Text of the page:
WASHINGTON — During a highly charged showdown with House Republicans, former Internal Revenue Service official Lois Lerner declined to answer any questions Wednesday when she appeared before a committee investigating the tax agency’s scrutiny of applications from conservative groups seeking tax-exempt status.
Lerner repeatedly invoked her Fifth Amendment right against self-incrimination in a tense exchange with Rep. Darrell Issa, chairman of the House Government Oversight and Reform Committee.
After an opening statement in which he raised the possibility of holding her in contempt, Issa asked Lerner 10 pointed questions about her role in the IRS targeting. To each one, she responded, “On the advice of my counsel, I respectfully exercise my Fifth Amendment right and decline to answer that question.”
After fewer than 15 minutes, Issa, R-Calif., adjourned the hearing.
“I can see no point in going further,” he said, saying it was clear Lerner was not going to cooperate.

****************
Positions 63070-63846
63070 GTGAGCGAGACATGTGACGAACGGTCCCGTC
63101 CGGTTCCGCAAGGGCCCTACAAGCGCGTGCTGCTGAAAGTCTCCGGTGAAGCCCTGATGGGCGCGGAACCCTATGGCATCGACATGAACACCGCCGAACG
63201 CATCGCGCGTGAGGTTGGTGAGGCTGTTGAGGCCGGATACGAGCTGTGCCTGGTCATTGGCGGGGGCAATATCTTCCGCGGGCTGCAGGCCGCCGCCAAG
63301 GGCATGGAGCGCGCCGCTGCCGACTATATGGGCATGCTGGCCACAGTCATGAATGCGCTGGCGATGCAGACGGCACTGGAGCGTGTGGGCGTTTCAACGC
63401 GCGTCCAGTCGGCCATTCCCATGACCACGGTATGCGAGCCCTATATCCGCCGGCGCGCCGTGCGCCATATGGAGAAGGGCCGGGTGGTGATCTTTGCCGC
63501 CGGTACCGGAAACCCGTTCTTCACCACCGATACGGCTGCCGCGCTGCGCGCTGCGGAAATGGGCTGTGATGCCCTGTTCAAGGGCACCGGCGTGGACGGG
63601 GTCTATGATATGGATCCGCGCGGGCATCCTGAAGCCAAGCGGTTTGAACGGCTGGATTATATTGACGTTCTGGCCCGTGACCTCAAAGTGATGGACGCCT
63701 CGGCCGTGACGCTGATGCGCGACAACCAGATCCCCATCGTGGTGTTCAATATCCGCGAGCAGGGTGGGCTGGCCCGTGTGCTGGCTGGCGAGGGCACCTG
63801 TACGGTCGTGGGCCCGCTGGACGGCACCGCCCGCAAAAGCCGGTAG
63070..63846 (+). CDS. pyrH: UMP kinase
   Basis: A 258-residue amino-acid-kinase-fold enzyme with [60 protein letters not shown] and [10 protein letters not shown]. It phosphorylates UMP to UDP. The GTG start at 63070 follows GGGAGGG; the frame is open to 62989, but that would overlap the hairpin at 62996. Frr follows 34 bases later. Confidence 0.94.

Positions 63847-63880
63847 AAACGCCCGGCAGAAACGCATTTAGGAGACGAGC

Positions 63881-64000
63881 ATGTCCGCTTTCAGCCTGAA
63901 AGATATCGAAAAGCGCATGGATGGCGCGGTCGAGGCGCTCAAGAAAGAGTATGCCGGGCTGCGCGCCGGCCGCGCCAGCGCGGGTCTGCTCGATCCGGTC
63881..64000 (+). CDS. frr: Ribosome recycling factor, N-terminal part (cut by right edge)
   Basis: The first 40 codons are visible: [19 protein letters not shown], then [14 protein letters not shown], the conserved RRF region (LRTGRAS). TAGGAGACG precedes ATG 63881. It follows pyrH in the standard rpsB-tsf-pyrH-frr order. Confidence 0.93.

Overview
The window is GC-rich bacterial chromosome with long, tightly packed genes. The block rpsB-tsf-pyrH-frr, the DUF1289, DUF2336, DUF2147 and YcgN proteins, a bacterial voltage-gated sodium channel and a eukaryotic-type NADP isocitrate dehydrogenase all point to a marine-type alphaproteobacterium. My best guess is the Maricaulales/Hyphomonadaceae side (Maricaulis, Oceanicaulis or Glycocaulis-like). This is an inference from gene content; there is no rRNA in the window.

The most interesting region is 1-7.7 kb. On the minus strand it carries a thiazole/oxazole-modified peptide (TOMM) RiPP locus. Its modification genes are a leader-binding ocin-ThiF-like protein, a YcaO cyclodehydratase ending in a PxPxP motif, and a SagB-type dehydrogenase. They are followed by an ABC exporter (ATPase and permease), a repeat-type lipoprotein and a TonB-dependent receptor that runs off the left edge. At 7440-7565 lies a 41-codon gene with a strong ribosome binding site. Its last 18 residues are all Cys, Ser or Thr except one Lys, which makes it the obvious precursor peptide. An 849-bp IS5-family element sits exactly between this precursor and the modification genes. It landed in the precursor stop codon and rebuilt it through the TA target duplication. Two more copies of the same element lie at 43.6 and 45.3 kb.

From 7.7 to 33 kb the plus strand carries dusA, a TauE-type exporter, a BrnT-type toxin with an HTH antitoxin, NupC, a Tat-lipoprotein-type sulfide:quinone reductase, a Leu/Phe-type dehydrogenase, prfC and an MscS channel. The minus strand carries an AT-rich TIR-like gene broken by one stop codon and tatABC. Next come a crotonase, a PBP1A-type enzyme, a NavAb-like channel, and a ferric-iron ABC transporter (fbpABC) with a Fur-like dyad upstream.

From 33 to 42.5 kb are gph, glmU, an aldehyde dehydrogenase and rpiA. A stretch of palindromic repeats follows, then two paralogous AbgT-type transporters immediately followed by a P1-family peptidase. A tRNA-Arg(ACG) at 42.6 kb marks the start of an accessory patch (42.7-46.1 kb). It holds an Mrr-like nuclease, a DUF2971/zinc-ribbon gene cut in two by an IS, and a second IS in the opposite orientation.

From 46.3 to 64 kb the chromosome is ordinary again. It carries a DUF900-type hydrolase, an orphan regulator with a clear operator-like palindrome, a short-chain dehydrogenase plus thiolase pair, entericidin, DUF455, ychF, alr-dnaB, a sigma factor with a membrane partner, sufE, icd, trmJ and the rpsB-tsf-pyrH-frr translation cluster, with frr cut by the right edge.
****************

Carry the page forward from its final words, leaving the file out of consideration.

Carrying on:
When the ranking Democrat on the panel, Rep. Elijah Cummings of Maryland, tried to ask a question, Issa told Republicans on the committee they could leave and the hearing was over. He also told Lerner she was free to go.
“Shame, shame,” Democrats called out, as Republicans filed out of the hearing room.
You cannot run a committee like this, Cummings shouted at Issa as the microphones on the dais went dead.
Lerner was director of the IRS office that oversees non-profit organizations’ applications for tax exempt status. Last year, she acknowledged at a legal conference that the IRS had inappropriately scrutinized the applications of some groups by using “tea party” or other politically charged terms in their names.
After Issa adjourned Wednesday’s session, Lerner and her attorney, William Taylor, stayed at the witness table as Cummings decried the Republican-controlled committee’s investigation as a partisan witch hunt.
DEIRDRE SHESGREEN, ASSOCIATED PRESS